Police helicopters will buzz the beach, video cameras will roll and roving police teams will patrol barricaded streets for trouble.
Welcome to the Fourth of July, Huntington Beach-style.
Stung by the violence and rowdy crowds that have marred holidays past, police in this seaside city plan to use technology and more than 200 officers to keep the peace at the nation’s 220th birthday party. The trick, officials say, is to make sure the intense police presence doesn’t chill the festivities.
“Obviously, we don’t want to establish some kind of police state downtown on the Fourth of July,” said Officer Mike Kelly, the department’s spokesman. “It is Independence Day after all. We want people to have a good time.”
The city expects 300,000 people to hit Surf City for its holiday fireworks, parade and beach festivities.
“The welcome mat is out for the people who want to enjoy the holiday,” Kelly said. “But if you come here to make trouble, you will get arrested.”
Trouble has dogged the city’s summer celebrations for years. In 1986, a Labor Day surfing contest erupted into a riot. A lifeguard station was upended, police cars were torched and 40 people were arrested. The holiday melees continued into the ‘90s, and last year one man was shot to death during the July 4 celebration and more than 100 people were arrested.
Hoping to curb the chaos, the Police Department will have 30% more officers on duty than last year. Also, the number of city streets blocked off to traffic will increase from about 20 last year to more than 100, an area that will encompass all of downtown and the residential area to the northwest.
The barricades go up at 3 p.m. and will stay in place through the next morning. Automobile and bicycle traffic will not be permitted past the roadblocks, except for about 5,000 residents who live within the blocked-off area and have proof of their address.
The area blocked off is bounded by Palm Avenue, Golden West Street, Pacific Coast Highway and 3rd Street.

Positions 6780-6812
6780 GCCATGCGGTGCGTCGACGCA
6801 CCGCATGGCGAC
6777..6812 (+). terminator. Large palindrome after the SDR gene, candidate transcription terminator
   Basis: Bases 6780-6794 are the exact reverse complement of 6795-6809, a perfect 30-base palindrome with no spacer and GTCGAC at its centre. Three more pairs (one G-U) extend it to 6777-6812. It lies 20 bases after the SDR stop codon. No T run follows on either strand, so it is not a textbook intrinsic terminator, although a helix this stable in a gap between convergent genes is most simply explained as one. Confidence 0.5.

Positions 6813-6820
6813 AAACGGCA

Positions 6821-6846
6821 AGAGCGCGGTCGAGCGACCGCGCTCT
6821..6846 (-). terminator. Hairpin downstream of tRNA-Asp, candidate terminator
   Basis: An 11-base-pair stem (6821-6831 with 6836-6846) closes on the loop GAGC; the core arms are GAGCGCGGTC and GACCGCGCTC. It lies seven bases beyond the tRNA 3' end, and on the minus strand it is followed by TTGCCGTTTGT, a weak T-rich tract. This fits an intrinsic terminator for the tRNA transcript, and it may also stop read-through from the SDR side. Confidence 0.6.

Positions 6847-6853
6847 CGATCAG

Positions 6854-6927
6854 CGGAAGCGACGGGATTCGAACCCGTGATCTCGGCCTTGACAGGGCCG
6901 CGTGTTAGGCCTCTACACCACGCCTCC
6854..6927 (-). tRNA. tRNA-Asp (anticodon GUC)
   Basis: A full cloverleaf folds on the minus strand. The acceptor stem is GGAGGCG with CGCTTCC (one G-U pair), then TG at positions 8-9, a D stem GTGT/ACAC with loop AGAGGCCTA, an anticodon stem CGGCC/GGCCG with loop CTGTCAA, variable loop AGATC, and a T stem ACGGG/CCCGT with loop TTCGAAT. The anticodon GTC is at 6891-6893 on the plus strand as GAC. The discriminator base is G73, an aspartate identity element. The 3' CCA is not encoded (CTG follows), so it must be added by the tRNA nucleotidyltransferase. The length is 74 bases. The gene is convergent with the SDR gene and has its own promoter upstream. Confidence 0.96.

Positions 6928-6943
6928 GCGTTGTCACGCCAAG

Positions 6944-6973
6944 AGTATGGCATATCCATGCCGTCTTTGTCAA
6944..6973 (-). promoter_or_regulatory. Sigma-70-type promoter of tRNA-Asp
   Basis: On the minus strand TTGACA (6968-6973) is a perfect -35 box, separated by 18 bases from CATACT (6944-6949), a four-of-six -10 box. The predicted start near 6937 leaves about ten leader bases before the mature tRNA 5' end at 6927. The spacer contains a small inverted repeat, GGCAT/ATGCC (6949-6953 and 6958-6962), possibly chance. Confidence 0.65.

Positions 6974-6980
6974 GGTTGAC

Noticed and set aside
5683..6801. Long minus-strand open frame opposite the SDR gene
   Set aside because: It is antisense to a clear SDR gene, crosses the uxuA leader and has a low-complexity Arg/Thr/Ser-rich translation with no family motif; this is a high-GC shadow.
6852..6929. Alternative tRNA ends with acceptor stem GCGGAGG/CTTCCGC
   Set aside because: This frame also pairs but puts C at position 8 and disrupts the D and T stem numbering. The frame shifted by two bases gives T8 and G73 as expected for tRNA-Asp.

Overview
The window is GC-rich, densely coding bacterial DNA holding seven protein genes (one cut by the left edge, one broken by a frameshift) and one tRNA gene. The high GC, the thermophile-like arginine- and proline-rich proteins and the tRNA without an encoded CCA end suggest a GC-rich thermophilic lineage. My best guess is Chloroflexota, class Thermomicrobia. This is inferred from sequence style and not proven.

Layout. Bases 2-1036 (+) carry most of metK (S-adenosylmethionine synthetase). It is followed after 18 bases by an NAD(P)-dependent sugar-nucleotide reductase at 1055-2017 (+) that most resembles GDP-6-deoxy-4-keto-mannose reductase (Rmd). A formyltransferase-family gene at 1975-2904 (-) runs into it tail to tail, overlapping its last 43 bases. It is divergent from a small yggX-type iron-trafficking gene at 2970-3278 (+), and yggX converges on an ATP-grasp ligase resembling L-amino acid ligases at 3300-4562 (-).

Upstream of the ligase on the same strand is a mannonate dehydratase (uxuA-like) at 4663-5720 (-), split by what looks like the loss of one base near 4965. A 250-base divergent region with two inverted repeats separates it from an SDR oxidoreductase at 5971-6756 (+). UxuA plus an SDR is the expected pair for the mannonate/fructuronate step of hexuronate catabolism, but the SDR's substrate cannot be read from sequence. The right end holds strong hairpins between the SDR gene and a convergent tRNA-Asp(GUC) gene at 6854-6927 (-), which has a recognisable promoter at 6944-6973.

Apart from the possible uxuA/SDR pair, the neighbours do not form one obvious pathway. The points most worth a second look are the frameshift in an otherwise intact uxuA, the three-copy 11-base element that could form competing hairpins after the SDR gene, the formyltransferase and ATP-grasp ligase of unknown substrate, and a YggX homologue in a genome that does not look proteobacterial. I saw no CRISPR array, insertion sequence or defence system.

Unlike last year, downtown bars and shops have not been asked to close early for the holiday. Instead, police hope the foot traffic and commerce in the district will encourage a “family atmosphere,” Kelly said.
The impact of the large police presence and the barricaded streets is hard to predict, according to Stephen Daniel, the owner of the Rocky Mountain Chocolate Factory and president of the Downtown Business Assn.
“There’s two ways to look at it: People might say, ‘God, it’s going to be really safe, look at all the police.’ Or, they might look at all the cops and say, ‘Wow, what’s going to happen here? This is scary.’ ”
For his part, Daniel is glad to see the police. “We want people to come out and have fun and be safe. The cops are part of that.”
Deputy City Administrator Richard Barnard said the city’s police officers are experienced at working beach events and “mix well with the crowd.”
“We need them out there in force,” Barnard said. “What’s happened in the past is we get troublemakers, usually late, about 11 or 12 at night, and the residents have had enough of it. The businesses have had enough of it, and the city is sick of it.”
Some past holiday visitors, though, have said that police do not mix well. Numerous formal complaints about police use of force followed the July 4, 1994, celebration. Police Chief Ronald L. Lowenberg has stood by the actions of his officers, who were pelted with rocks, bottles and lit fireworks.
Police will have six video cameras trained on the holiday crowd this year, both to record crimes and to deter troublemakers who might otherwise be emboldened by the anonymity of a crowd. The video will also document police response to troublemakers, Kelly said.
One of the cameras will be stationed high over Main Street. The others will be in the hands of patrolling officers, Kelly said.
Plans for the holiday have the ring of a military invasion: A huge aerial photo of the downtown area will be spread on a table at the “tactical command center,” while the city’s SWAT team will be roaming, ready to respond to hot spots. Police will eat and rest at a staging area at Smith School.
The contingent of about 125 local officers on patrol will be bolstered by 33 members of the California Highway Patrol and 40 deputies and supervisors from the Orange County Sheriff’s Department. Undercover officers and police dogs also will be used.
The total projected cost for law enforcement personnel for the holiday weekend: $121,719.
“We are ready, believe me” Kelly said. “Everyone who wears a badge in this town will be working on the Fourth of July. That’s just the way it is in Huntington Beach.”